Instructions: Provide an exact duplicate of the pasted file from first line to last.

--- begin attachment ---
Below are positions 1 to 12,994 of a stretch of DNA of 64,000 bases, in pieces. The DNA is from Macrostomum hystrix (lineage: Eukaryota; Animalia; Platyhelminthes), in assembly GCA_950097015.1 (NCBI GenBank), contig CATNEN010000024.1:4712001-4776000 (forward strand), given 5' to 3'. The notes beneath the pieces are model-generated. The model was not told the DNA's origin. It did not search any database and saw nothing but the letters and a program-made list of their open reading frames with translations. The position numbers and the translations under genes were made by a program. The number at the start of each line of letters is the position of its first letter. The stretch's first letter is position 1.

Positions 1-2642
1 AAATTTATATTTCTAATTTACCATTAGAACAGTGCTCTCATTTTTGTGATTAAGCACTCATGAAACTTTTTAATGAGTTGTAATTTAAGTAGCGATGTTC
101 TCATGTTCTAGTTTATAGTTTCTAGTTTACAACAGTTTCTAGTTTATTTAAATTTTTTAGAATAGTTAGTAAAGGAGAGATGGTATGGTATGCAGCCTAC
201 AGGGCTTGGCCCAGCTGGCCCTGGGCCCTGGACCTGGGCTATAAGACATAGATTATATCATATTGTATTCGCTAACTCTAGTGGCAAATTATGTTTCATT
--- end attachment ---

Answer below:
Below are positions 1 to 12,994 of a stretch of DNA of 64,000 bases, in pieces. The DNA is from Macrostomum hystrix (lineage: Eukaryota; Animalia; Platyhelminthes), in assembly GCA_950097015.1 (NCBI GenBank), contig CATNEN010000024.1:4712001-4776000 (forward strand), given 5' to 3'. The notes beneath the pieces are model-generated. The model was not told the DNA's origin. It did not search any database and saw nothing but the letters and a program-made list of their open reading frames with translations. The position numbers and the translations under genes were made by a program. The number at the start of each line of letters is the position of its first letter. The stretch's first letter is position 1.

Positions 1-2642
1 AAATTTATATTTCTAATTTACCATTAGAACAGTGCTCTCATTTTTGTGATTAAGCACTCATGAAACTTTTTAATGAGTTGTAATTTAAGTAGCGATGTTC
101 TCATGTTCTAGTTTATAGTTTCTAGTTTACAACAGTTTCTAGTTTATTTAAATTTTTTAGAATAGTTAGTAAAGGAGAGATGGTATGGTATGCAGCCTAC
201 AGGGCTTGGCCCAGCTGGCCCTGGGCCCTGGACCTGGGCTATAAGACATAGATTATATCATATTGTATTCGCTAACTCTAGTGGCAAATTATGTTTCATT